When it comes to British footballers, most are content to play in the United Kingdom with the lure of the Premier League strong enough to resist the temptation to fly the nest and seek sunnier climates abroad. 

However, some cannot help themselves and when a career in Britain has reached its peak, they seek new challenges and goals elsewhere.

That is where these 11 men come in, and with a mixture of glorious successes and horrible failures, the squad is as varied as can be. 

The side lines up in a 3-5-2 formation and we start with a man whose stay in Turkey was cut short by the lure of Wigan just a couple of months ago.

Goalkeeper - Scott Carson

After finding his form dipping for West Brom back in 2011, former Liverpool man Carson sought out pastures new and found himself the subject of a £2m switch to Bursaspor of Turkey.

Carson actually enjoyed two reasonably successful seasons as the Turkish club's number one and helped his club finish fourth in his second season, qualifying them for the Europa League.

The former England international returned to England this summer with a £700,000 switch to Wigan, presumably because he was fed up of the weather?

Centre Back - Bobby Moore

England's greatest ever defender and the heroic World Cup-winning captain of 1966, Moore decided to move abroad at the age of 35 to wind his career down in the burgeoning football nation of America.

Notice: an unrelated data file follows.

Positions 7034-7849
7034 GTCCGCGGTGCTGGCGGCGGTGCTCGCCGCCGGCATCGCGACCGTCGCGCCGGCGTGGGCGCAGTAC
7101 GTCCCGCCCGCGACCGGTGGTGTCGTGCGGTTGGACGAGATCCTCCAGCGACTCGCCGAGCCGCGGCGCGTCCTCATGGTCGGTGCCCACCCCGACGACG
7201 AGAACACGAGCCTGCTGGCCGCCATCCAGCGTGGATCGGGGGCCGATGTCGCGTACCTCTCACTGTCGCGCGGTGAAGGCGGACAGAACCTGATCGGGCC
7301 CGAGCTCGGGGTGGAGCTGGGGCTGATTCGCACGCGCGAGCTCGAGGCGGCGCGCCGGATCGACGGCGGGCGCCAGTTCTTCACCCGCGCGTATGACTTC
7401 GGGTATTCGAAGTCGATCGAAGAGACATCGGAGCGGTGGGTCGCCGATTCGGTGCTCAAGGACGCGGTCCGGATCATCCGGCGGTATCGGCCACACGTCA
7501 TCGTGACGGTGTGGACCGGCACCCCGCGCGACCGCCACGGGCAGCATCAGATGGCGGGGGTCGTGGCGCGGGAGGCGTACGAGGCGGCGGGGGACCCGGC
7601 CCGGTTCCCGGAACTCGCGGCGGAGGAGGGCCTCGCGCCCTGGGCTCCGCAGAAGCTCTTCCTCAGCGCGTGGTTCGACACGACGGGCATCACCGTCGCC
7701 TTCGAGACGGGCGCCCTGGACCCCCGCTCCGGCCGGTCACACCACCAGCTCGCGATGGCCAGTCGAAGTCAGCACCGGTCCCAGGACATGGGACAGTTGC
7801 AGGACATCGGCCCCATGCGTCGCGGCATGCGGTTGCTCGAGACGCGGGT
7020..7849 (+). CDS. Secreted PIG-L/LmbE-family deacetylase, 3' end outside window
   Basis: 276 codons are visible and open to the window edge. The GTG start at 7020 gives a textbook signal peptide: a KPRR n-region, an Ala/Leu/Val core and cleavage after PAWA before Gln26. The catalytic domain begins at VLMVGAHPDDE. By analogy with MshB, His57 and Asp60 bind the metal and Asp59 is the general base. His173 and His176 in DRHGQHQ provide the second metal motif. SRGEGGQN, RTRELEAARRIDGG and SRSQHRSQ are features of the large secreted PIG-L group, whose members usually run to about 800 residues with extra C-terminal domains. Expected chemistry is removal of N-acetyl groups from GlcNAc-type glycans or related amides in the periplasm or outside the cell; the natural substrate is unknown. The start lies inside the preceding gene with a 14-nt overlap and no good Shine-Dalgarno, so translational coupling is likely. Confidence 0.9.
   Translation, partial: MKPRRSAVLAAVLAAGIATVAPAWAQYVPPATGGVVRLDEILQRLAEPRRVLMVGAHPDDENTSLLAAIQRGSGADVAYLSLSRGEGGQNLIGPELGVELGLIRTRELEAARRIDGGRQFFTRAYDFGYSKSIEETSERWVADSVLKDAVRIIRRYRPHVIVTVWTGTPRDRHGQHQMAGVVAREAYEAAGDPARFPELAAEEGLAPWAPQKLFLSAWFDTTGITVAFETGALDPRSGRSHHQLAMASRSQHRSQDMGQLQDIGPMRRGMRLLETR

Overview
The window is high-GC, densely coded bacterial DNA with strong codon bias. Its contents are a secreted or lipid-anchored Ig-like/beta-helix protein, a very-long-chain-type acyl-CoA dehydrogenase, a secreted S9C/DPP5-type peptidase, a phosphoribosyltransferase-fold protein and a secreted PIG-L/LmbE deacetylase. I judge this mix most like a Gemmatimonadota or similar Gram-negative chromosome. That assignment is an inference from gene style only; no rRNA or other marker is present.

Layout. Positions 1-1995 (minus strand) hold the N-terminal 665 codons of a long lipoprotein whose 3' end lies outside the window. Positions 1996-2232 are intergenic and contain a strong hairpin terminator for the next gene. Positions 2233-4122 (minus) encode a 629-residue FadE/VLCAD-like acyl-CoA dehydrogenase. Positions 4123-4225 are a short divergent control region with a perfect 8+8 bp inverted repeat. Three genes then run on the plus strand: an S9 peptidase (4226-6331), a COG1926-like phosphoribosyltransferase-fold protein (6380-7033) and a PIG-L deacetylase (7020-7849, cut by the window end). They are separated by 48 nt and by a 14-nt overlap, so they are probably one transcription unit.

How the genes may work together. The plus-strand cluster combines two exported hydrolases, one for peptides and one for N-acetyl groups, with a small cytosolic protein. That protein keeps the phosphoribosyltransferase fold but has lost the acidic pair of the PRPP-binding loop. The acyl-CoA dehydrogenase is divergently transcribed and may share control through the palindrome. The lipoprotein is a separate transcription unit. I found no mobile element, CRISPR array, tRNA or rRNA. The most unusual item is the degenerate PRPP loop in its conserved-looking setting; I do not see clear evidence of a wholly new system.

However, this was no retirement as the stalwart centre half stuck around for three years, playing for both San Antonio Thunder and the Seattle Sounders and educating the Americans in the school of England defending.

Centre Back - Des Walker

After eight impressive seasons with Nottingham Forest and a host of classy outings for the national side, Des Walker was snapped up by future England boss Sven-Goran Eriksson for Italian side Sampdoria for £1.5m in 1992.

However, Walker endured a tough time in Italy and although he made a creditable 30 appearances during his one season with the club, he soon returned to England with Sheffield Wednesday, where he would remain until 2001.